Of the 30 plants mentioned in her book, I have seeds of six plants on hand. I can start snapdragon, dianthus, and feverfew indoors now and transplant at the end of August. I can direct sow love-in-a-mist, larkspur, and calendula seeds at the end of August to the beginning of September. All of these will bloom in the spring and peter out when summer arrives which will increase my number of cut flowers from spring to early summer. From then on the summer annuals can take over and I will look for a few more in addition to zinnias. In her videos and in her book, Lisa discusses her preference for direct sown versus transplants and starting in the fall versus early spring. If the plant is hardy to a zone colder than one’s own zone, plant in the fall. If the plant is not has hardy as one’s own zone, plant in early spring.  However, early spring can mean cold, wet soil so she suggests preparing the bed in the fall and covering with mulch or landscape fabric to prevent weeds and to enable the ground to be worked easily in February and March.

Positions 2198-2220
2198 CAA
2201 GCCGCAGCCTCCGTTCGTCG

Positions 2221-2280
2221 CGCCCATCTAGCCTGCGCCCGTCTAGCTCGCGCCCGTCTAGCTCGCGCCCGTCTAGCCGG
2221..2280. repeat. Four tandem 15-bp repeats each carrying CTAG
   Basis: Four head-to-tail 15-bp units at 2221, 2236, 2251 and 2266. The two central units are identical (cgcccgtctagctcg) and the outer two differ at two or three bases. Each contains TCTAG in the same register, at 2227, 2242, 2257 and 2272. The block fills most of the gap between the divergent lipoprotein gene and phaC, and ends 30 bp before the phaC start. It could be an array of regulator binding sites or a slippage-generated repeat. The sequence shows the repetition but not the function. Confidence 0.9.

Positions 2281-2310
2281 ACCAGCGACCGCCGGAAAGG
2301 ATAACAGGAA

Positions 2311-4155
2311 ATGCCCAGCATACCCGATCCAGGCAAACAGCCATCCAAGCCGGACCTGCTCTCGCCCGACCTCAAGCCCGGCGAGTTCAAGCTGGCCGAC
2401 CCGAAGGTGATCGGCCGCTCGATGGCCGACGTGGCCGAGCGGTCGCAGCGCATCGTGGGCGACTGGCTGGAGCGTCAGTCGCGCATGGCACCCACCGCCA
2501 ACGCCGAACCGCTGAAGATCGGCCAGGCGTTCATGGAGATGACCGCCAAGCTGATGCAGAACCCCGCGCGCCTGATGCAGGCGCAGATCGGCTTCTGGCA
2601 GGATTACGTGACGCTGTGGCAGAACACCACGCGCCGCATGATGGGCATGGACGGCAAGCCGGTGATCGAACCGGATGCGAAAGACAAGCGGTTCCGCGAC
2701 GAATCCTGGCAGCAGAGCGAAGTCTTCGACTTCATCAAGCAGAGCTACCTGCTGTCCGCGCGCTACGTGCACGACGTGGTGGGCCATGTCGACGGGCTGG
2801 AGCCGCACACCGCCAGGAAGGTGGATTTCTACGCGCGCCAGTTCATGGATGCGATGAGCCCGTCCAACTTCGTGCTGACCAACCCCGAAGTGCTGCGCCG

So far I have viewed 5 of the 10 videos and I have read the book. If hardy annuals are something you would like to try, you can catch up by visiting her web site and listening to her videos or buy her book on her site or at a bookstore but it is not necessary to have the book in order to follow along with her videos.

Believe It or Not: Now is the Time to Plant for the Winter Garden in Virginia

mustard

mustard

August is the time for harvesting and enjoying the summer’s bounty in the vegetable garden while thinking ahead to a winter’s garden. Even though it is hot and humid, planting carrots, green onions (scallions), and cole crops such as cauliflower, broccoli, broccoli raab, Brussels sprouts, cabbage, and collards will give great yields in cold months. Later or by September, also consider planting spinach, Swiss chard, radish, turnip, and Asian or hardy greens such as mustard, tatsoi, mache, and kale. You still have time to plant garlic: that’s in October.